Insertion of Target DNA Into a Vector

The target DNA or the DNA insert isolated and enzymatically cleaved by the selective restriction endonuclease, are ligated (joined) through the action of ligase enzyme to the vector DNA. As a result, an rDNA molecule known as cloning-vector-insert DNA construct is produced.

Direct Ligation of Cohesive Termini (DNA Ligase)

The target gene can be inserted into a vector when both are cleaved with the same restriction enzyme, producing identical cohesive ends. A staggered two stranded cut ends complementary to each other in sequence, are produced (figure).

When performed annealing, the joint linking two DNAs bear one pair of staggered nicks on each strand. The two DNAs are connected with DNA ligase under suitable conditions to create a phosphodiester linkage among the adjacent nucleotide.

Ligation of Cohesive Termini

Generally, ligation is performed for 12−24 hours at 4−15°C temperature and is catalysed by either T4 DNA ligase or E. coli DNA ligase. The former uses ATP as a cofactor, while the latter uses NAD+. The ligated fragments thus produced have a mixture of DNA fragments and linear vector, undesirable circularised vector with no inserts, length of DNA formed from two or more fragments, circularised fragments, two or more vector molecules connected together, etc.

DNA Ligase

DNA ligase (or molecular glue) forms phosphodiester bond to join two DNA fragments. They repair the single stranded nicks in DNA double helix. In rDNA technology, they seal the nicks between adjacent nucleotides.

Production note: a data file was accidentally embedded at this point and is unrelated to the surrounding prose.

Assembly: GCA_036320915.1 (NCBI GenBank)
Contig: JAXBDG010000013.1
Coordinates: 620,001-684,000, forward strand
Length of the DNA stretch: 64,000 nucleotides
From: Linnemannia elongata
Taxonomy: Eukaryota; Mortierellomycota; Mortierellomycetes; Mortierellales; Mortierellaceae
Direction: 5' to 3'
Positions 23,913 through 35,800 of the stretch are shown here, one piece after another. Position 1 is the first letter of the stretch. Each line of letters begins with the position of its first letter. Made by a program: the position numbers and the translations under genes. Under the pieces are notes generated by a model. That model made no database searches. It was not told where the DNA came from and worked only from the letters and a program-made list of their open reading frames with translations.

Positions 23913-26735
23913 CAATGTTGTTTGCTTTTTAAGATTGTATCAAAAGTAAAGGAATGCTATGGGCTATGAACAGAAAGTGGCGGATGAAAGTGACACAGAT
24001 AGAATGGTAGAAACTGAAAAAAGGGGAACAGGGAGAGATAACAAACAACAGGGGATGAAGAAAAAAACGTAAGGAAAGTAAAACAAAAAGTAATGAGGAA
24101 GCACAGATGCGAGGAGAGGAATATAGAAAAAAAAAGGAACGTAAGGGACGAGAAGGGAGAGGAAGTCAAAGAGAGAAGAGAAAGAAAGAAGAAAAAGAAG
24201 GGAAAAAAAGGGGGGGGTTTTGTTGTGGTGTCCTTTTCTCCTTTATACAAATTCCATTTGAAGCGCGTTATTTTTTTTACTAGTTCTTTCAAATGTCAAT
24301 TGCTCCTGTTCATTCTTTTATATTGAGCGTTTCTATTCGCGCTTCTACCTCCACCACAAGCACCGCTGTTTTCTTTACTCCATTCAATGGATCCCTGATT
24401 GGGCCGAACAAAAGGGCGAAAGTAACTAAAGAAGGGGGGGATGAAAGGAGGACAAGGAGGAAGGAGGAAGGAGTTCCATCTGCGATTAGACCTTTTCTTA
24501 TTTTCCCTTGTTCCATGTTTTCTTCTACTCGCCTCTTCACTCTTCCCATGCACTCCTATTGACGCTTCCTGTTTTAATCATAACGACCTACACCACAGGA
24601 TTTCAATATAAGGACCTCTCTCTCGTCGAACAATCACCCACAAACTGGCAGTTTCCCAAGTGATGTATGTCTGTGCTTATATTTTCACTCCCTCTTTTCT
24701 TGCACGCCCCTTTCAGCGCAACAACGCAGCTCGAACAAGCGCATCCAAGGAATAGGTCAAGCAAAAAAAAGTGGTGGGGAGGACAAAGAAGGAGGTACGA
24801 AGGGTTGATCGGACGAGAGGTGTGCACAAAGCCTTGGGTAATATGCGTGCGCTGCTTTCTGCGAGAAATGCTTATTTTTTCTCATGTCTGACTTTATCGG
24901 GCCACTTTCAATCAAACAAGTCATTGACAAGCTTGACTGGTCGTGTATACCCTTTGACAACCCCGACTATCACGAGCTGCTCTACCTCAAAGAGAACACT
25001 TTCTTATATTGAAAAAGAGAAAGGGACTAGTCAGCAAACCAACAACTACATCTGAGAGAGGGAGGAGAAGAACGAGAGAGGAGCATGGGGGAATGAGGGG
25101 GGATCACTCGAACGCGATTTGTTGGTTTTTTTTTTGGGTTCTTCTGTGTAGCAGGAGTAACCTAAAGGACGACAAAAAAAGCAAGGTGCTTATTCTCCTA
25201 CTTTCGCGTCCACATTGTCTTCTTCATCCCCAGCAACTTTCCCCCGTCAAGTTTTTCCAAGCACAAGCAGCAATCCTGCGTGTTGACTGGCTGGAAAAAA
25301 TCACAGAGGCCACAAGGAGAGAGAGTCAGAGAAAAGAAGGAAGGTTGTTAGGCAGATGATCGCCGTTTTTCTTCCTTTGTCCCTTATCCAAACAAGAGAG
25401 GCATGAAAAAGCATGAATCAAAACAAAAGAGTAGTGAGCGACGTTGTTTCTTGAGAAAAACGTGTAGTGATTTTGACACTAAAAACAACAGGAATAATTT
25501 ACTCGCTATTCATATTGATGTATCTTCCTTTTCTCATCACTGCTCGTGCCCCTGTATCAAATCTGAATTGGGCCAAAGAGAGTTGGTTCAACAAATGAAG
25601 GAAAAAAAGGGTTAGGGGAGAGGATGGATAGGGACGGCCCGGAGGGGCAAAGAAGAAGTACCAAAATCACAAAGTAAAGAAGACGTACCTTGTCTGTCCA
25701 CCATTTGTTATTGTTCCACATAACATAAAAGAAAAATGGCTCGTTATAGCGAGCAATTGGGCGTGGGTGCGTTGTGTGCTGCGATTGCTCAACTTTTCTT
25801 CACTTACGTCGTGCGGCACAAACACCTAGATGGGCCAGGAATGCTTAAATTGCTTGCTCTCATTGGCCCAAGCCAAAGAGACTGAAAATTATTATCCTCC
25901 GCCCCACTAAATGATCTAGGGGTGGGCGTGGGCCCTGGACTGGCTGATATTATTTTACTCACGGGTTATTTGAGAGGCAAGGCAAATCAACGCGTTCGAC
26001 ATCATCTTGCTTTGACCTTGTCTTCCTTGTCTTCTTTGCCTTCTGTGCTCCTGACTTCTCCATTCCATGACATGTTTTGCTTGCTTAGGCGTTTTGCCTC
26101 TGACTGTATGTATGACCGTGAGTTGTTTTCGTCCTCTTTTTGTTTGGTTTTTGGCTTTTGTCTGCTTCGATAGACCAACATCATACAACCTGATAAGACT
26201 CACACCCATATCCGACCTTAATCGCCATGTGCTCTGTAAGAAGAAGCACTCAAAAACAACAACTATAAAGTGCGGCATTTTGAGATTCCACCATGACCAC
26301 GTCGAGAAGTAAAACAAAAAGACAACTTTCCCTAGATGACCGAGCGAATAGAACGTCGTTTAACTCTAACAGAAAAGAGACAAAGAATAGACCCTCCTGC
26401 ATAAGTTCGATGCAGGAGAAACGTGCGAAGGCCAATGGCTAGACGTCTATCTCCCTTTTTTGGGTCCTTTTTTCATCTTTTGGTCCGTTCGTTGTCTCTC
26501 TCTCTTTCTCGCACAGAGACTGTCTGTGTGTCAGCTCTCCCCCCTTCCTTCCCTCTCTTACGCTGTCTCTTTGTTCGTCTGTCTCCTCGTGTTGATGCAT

Blunt End Ligation

It is possible to transform any cohesive ends into blunt ends, by eliminating the protruding nucleotides using SI nuclease that will break the single stranded protruding DNA. The cohesive ends can also be transformed by filling in the single stranded ends by DNA polymerase. The blunt end ligation has a disadvantage that once ligated (using T4 DNA ligase), the DNA cannot be detached and becomes less efficient.

Linkers and Adapters

The blunt end molecules can be ligated through single strands of synthetic oligonucleotides with previously formed restriction sequences. The ligation conditions remain the same as required by blunt ended ligation. Upon annealing to each other these single stranded linkers become ligated to the DNA ends. After ligation each end of DNA molecules carries several linkers. When treated with restriction endonuclease, the pieces of restricted linker are separated, and the linker terminated DNA is ready for ligation.

Use of Linkers


Linkers and adapters resolve the problem of compatibility. Adapters are synthetic oligonucleotides of double stranded molecules. They have a blunt end on one side and a cohesive single strand tail on the other side.

Homopolymer Tailing

Oligonucleotide is attached to the end of a DNA strand through terminal deoxynucleotidyl transferase in order to join the blunt ended molecules. This forms intermolecular bonds between the vector and insert. The reaction of terminal transferase adds a tail to blunt ended DNA with protruding 3-hydroxyl terminus.

Homopolymer Tailing

Vector and inserts are separately treated with terminal transferase and dATP or TTP (Figure). This builds up poly dA tails on one 3′ -termini and poly T tails on the other. When these complementary tails are mixes, stable, hybrid molecules that can be for transformation are produced. In the absence of ligation, the homopolymer tails result in a stable recombinant.

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